Indian Postal Payments Bank (IPPB) and HDFC Bank signed a Memorandum of Understanding (MoU) to offer various banking products and services to IPPB customers in semi-urban and rural areas, focusing on unbanked and underserved segments. Over 4.7 million IPPB clients, of which almost 90% reside in rural areas, are expected to benefit from this partnership.
The strategic partnership will enable IPPB to provide its customers with affordable and diversified offers, including access to finance, through its innovative Doorstep Banking service. With nearly 200,000 postal service providers (Postmen and Gramin Dak Sevaks) equipped with microATM and biometric devices, IPPB meets the needs and requirements of various customer segments but is also committed to facilitating digital adoption at the latest kilometer by allowing an assisted banking model.
With this partnership, HDFC Bank aims to further strengthen its commitment to financial inclusion by leveraging the strong and extensive distribution network of IPPB’s 650 branches and over 136,000 banking access points across India.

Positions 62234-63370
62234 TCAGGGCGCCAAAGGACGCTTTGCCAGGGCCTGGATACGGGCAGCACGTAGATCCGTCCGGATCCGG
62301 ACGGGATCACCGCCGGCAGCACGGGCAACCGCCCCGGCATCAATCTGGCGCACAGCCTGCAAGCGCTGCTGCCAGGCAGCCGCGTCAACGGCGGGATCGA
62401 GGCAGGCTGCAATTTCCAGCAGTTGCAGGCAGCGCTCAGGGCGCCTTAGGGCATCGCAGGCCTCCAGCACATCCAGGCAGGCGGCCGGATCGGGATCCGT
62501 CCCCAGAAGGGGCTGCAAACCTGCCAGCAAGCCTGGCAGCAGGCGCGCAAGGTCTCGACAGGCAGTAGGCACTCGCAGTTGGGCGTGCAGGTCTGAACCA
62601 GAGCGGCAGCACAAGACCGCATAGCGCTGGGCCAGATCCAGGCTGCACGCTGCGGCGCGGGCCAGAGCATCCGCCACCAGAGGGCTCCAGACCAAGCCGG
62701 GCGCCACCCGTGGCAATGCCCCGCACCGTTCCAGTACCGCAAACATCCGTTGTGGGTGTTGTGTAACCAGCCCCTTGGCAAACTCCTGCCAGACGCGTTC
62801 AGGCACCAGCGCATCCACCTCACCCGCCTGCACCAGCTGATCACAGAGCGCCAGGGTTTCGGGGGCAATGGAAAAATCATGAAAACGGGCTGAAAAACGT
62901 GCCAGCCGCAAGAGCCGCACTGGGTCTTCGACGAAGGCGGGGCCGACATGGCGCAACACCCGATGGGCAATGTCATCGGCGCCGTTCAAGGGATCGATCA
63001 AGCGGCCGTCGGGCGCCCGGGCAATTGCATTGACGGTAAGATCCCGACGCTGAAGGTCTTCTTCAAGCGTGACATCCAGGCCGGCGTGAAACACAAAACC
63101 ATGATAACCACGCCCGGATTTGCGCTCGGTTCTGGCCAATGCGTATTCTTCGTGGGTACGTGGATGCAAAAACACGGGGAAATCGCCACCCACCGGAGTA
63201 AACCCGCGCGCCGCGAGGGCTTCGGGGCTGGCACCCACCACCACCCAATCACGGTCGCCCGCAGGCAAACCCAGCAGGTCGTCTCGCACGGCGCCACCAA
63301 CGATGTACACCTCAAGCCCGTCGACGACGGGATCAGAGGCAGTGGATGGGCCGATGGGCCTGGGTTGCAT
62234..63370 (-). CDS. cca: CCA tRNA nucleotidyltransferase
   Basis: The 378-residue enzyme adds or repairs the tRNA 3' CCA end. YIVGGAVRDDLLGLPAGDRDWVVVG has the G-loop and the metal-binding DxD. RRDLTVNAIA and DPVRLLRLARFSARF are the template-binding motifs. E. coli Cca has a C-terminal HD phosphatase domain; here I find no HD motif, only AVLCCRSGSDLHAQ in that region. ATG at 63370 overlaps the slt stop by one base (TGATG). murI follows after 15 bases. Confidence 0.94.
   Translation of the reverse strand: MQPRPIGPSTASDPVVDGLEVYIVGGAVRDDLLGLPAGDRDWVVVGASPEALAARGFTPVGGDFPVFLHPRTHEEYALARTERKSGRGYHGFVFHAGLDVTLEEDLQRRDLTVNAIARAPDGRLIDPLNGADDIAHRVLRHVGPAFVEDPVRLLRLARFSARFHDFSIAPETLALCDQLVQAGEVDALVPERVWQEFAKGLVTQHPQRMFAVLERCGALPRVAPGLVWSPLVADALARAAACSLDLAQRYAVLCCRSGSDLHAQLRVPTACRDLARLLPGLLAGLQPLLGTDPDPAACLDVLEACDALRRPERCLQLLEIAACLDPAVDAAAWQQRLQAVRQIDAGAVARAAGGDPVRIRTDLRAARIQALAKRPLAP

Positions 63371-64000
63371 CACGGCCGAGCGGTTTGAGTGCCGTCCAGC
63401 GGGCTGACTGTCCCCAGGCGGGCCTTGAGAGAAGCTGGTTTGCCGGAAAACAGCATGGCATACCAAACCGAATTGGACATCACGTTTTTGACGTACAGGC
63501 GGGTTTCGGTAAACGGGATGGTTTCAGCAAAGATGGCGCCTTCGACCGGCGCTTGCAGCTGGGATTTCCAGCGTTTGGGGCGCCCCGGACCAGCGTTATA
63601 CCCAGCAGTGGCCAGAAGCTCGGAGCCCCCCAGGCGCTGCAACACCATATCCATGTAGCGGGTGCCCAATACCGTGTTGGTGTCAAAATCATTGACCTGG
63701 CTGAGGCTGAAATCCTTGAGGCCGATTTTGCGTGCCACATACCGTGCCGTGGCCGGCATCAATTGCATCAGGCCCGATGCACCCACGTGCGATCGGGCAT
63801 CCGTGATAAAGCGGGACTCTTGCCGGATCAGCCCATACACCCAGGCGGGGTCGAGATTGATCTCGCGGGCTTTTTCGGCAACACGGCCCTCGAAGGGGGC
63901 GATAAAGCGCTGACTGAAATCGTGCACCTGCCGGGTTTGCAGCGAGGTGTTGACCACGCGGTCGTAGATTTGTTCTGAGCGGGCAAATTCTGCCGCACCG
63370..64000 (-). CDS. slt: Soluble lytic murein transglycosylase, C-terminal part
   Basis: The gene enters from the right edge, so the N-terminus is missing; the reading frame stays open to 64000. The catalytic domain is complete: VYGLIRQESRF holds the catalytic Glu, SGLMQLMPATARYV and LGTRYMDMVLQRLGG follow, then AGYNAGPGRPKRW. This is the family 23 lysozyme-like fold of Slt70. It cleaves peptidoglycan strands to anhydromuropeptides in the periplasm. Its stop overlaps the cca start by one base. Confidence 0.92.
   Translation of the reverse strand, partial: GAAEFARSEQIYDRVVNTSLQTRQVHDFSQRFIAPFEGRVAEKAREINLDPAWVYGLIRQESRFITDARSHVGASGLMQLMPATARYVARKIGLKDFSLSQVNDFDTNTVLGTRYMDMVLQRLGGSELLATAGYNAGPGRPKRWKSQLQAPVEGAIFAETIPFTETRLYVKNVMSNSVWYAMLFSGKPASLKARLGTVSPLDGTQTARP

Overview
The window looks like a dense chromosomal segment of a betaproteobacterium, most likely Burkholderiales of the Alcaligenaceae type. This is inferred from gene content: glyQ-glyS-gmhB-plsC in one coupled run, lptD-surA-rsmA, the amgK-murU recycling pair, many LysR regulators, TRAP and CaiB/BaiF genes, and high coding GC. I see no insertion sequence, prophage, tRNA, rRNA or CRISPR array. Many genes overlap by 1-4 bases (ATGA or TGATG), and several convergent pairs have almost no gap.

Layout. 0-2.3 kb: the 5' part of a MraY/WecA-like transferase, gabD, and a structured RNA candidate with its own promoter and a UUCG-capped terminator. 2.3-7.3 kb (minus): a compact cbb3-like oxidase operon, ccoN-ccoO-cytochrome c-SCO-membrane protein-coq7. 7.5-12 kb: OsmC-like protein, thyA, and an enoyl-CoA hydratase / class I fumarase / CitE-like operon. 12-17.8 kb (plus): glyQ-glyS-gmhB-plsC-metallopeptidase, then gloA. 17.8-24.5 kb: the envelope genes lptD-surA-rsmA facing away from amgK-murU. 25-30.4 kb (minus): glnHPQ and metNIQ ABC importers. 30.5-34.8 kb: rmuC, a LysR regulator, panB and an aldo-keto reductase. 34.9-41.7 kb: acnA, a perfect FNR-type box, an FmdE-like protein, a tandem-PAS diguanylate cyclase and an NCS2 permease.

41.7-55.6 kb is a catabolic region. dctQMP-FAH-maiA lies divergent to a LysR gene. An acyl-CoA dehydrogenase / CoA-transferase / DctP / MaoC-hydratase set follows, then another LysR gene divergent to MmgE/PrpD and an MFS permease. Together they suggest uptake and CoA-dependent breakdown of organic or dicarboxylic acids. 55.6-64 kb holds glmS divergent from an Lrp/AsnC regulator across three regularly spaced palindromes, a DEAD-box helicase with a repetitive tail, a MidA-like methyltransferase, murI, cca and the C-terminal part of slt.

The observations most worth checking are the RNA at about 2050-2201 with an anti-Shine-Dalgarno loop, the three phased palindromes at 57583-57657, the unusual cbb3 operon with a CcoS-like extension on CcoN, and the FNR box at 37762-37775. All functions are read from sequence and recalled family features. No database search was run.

J. Venkatramu, Managing Director and CEO, India Post Payments Bank said, “By bringing banking services to customers’ doorsteps, IPPB is progressively transforming and reshaping the financial inclusion landscape across the country. Our goal is to create a unified platform offering diverse customer-centric services. citizens, including home lending by leveraging digital technologies and other data sources in collaboration with lending partners. This important partnership with HDFC Bank is a step in this direction of promoting an inclusive banking ecosystem, focused on digital and social.
Smita Bhagat, Country Manager – GIB, CSC, e-Commerce, Start-ups and Inclusive Banking Initiatives Group, HDFC Bank, noted: “HDFC Bank has championed the cause of financial inclusion through several initiatives and this partnership is another step in that direction. This alliance will enable us to bring our best products and services to millions of IPPB customers in the remotest corners of India.